“It’s a critical moment for us and our residents,” Lancaster said. “Eighty-five percent of Visalia is renting. Those people don’t know they have these protections. They’re getting priced out of their rental unit and my heart bleeds for these people.”
Lancaster also believes rent control regulations, like the ones implemented in large cities that face gentrification, would help mitigate the loss of housing opportunities for Visalia residents. But she doesn’t believe city leadership would get behind that.
“It’s unrealistic to expect the current city council to spearhead any kind of rent control because it’s not gonna be popular.”
Is Home Ownership Becoming an American Pipe Dream?
“If you don’t own it today, you won’t own it tomorrow,” Kendall said when referring to what he projects will happen to the housing market in the near future.
According to Kendall, housing values will double within the next five years, making it even more difficult for first time buyers to achieve home ownership. And the outlook doesn’t look too good for tenants, either. Kendall stated that rents are “skyrocketing worse than housing prices”.
Statements supported by Tulare County statistics show rent increases of 9% between 2012 and 2017, while the median household income only increased by 2% in the same time period.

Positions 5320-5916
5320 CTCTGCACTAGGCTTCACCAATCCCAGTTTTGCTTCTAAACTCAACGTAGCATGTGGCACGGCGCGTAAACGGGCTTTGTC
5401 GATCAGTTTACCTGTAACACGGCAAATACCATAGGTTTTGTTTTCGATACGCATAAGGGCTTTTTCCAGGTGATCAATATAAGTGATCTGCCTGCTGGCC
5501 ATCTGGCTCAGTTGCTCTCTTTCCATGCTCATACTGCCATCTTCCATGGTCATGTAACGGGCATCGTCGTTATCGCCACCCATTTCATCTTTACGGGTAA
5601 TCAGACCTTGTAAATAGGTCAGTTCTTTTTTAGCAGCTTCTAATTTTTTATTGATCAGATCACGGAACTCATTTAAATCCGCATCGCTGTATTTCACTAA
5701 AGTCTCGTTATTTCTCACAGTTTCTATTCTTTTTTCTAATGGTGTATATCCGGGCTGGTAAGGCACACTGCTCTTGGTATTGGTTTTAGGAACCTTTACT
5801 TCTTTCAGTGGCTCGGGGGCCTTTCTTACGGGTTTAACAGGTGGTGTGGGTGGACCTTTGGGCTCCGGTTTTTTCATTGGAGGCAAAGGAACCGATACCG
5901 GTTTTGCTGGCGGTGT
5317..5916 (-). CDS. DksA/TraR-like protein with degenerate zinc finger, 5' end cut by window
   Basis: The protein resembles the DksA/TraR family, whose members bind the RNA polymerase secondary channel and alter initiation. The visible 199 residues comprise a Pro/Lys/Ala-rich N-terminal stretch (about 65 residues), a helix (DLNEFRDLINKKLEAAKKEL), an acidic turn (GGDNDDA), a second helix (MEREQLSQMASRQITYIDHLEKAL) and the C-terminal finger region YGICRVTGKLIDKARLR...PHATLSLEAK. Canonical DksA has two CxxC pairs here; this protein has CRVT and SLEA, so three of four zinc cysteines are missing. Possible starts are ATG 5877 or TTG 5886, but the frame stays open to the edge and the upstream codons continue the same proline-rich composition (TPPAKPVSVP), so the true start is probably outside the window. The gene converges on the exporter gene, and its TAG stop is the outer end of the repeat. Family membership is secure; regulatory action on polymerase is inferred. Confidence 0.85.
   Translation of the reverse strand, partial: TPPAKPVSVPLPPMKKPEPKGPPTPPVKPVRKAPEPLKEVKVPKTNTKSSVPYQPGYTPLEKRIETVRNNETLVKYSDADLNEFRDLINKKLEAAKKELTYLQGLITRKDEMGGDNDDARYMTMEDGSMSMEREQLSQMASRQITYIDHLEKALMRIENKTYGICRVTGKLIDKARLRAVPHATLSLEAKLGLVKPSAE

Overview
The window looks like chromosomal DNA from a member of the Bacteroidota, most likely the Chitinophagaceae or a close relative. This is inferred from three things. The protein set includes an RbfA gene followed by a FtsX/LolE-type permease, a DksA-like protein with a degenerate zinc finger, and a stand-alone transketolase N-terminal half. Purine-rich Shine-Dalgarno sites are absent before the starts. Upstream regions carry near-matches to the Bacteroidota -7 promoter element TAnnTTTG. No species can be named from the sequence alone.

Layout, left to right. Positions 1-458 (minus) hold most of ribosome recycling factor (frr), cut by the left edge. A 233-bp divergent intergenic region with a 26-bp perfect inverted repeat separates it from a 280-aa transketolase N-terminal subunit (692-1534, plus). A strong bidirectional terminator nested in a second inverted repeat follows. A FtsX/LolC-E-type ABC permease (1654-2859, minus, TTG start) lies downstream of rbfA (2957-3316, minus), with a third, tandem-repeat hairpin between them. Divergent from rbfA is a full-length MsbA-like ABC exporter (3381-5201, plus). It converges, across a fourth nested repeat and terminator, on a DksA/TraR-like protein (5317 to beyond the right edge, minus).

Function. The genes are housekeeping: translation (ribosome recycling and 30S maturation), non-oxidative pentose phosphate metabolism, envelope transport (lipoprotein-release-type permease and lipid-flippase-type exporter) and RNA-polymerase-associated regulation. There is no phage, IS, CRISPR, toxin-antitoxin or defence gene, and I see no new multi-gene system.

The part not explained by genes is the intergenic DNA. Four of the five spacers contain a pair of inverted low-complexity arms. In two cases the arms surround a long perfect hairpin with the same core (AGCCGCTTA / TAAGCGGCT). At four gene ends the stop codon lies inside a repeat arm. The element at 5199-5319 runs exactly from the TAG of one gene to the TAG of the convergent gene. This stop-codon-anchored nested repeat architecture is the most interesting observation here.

“We have a major housing crisis on top of the wildfires, the pandemic and the economy,” Kendall said.
It’s unknown if evacuees from the wildfires will contribute to the depleting stock of houses on the market. But real estate agents agree that record low interest rates definitely will.
Bliss stated this is the first time in recorded U.S. history that mortgage interest rates are below 3%. One would think this would be a boon for first time buyers, but as mentioned this tends to only increase the demand of housing and dramatically saturate the market with competition, leaving many Visalia residents high and dry.
Kendall believes if access to affordable housing continues to drop, what we’ll begin to see is homes become so scarce that the housing market will resemble Europe, where houses are not bought, but inherited.
“What we’re gonna see is the combining of families, multi-generational families living in the same household,” Kendall stated.
That means grown adults would live with their parents or even their grandparents because they can’t afford to survive on their own. It may sound far-fetched to some, but it’s already happening.
The tenant that shared her story earlier? She never found a place of her own:
“I had to build a shed on my dad’s property because I couldn’t find another place to live. It’s ridiculous because I’m almost 50 and my kids are in their 20’s. It’s been happening for a while, a lot of us now with our parents.”
This trend isn’t just isolated to Tulare County, either. A 2018 study from the Pew Research Center, revealed that a record 64 million Americans live in multigenerational homes. That’s 20% of American population.